With less that two weeks remaining before the 2018 NHL Entry Draft, the volume of news and rumors is going to pick up significantly. We are hearing about a number of teams that are exploring the option of trading out of the top-10. The Montreal Canadiens might move pick three. The Ottawa Senators are exploring options to recoup some of the draft picks they’ve traded away. Then there are teams like the Chicago Blackhawks and Vancouver Canucks who simply refuse to accept a need for a rebuild.
With the rumors that there are a number of teams looking to trade down, it could become a buyers market for teams looking to do the opposite. There is likely an opportunity for someone - like say the New York Rangers - to move up into the top-5 and grab a prospect they really covet.
There is probably also the opportunity for a team drafting later in the first round - like, maybe someone holding the 16th overall pick - to find value in trading up into the top-10.
It’s the first principle of economics. When supply outweighs demand, value is created.
Thanks to the cluster in the middle of this year’s NHL Entry Draft, some believe that pick 16 could be just as valuable as pick 10. Then again, there could be teams who have enough faith in their scouting staff that they believe they’ve found something others haven’t.
There will be teams that value a guy like Joel Farabee, Joe Veleno or Ty Smith more than others - enough that they’d give up assets later in the draft to move up a few slots.
In recent years, there has been a lot of research done on the value of draft picks - in particular, picks in the first round. As you can see from the chart above, the value in picks drops off significantly through the top-10 and by the time you get to the 20s, there is very little separating first round picks from second. The difference in value becomes even more insignificant when you compare third round picks to those in the later rounds.
This debunks the commonly held idea that trading away a late second round pick to move up a handful of picks in the first round is “too high of a price”.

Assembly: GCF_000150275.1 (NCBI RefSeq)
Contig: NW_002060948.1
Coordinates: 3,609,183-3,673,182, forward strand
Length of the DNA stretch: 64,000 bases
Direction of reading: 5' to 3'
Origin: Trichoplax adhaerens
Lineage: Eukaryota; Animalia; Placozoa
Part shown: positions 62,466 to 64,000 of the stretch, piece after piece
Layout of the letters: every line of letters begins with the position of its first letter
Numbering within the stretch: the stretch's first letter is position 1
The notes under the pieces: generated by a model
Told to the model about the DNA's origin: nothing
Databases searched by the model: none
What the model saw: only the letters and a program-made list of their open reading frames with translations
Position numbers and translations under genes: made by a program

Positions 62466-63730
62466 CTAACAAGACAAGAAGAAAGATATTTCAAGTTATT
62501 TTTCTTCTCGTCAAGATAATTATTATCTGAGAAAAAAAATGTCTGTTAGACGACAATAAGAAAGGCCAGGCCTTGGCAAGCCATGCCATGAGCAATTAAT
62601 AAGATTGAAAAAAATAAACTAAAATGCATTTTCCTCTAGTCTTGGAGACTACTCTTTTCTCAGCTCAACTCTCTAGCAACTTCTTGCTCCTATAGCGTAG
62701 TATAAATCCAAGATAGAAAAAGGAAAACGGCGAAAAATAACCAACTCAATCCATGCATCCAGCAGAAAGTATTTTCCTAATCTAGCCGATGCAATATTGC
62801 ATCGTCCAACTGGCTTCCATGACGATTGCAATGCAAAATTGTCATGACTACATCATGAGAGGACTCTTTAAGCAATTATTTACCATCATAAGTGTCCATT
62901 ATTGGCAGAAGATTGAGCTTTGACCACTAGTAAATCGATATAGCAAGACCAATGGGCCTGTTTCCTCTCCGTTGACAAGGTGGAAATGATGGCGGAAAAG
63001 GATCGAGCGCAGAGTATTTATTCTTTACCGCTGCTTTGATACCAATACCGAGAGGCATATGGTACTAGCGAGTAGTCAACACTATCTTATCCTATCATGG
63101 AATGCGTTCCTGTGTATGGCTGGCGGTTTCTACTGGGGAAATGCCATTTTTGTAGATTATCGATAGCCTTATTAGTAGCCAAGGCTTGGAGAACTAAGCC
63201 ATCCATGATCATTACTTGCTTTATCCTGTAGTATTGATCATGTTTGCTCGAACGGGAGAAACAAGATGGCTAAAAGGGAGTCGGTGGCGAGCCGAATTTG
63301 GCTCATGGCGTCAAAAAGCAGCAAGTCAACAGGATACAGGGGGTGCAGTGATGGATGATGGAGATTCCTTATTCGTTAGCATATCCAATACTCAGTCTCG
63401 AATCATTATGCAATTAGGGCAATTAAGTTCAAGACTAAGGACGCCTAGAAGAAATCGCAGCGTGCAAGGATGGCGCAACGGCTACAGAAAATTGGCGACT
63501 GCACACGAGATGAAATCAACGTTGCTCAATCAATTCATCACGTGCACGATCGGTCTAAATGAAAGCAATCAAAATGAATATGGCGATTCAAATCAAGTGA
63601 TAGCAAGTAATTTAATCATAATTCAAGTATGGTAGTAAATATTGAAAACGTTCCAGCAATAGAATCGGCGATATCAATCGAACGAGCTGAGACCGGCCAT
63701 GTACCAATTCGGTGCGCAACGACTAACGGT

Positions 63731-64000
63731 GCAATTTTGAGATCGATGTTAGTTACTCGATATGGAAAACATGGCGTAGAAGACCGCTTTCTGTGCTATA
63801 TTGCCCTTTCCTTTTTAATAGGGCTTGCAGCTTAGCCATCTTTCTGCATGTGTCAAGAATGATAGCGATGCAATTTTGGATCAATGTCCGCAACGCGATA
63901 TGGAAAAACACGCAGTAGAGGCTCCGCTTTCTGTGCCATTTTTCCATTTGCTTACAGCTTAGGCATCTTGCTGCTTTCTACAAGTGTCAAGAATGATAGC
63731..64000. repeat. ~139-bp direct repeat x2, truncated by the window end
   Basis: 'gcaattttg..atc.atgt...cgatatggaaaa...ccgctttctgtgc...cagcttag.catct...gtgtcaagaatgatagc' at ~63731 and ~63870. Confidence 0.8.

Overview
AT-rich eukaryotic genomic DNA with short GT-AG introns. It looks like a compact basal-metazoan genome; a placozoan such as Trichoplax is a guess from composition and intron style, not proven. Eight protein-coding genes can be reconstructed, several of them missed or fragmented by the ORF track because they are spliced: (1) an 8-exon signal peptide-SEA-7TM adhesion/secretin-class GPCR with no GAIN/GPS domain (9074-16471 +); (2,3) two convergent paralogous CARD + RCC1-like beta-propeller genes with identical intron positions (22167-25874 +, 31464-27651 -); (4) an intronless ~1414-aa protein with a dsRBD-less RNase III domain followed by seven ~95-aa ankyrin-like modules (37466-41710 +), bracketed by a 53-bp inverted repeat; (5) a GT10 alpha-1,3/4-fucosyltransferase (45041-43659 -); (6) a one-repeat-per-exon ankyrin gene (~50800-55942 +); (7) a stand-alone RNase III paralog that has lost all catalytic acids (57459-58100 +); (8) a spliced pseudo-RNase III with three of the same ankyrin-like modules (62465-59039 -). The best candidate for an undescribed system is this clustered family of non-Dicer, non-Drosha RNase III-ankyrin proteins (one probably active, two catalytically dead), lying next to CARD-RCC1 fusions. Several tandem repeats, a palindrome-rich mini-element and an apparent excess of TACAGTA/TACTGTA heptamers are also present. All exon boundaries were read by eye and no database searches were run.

If a team drafting in the second half of the first round is able to move up into the top-10, they’d be wise to do so, even if the price is multiple picks between the second and fourth round. This is especially true if they have a surplus of picks in the draft.
Thanks to the Matt Duchene trade, the Avalanche currently hold three extra picks in the first three rounds of the 2018 and 2019 drafts. This pick surplus allows for a lot for flexibility. If the Avalanche see a player they really like falling to the 8th, 9th, or even 10th pick, they have the draft capital to jump up and grab him.
Maybe Adam Boqvist starts to fall, or the team is really high on Joe Veleno and he’s still around outside of the top-10. Colorado would do well to jump up and grab the player they love - even if it costs them one of their second round picks.
Recent history has shown that when a team trades up to grab a falling player, they rarely regret it. In 2015 the Islanders traded up to No. 16 to draft Mathew Barzal. A few picks later, the Flyers jumped up to grab Travis Konecny. In 2016, the Coyotes traded up to No. 16 to draft Jakob Chychrun. Last year, the St. Louis Blues moved up to draft Klim Kostin. Barzal, Chychrun and Konecny have already proven to be high-impact NHLers while Kostin seems to be on his way there.
That said, the Winnipeg Jets moving up to draft Logan Stanley looked bad then and looks even worse now.
Looking at the past few years, we can clearly see a case in which trading up is a smart move - as long as the team doing it knows how to draft. With the extra draft capital, and the logjam of prospects in the the range of Colorado’s pick, it is absolutely conceivable that Joe Sakic will look to move up close to the top-10 on draft day.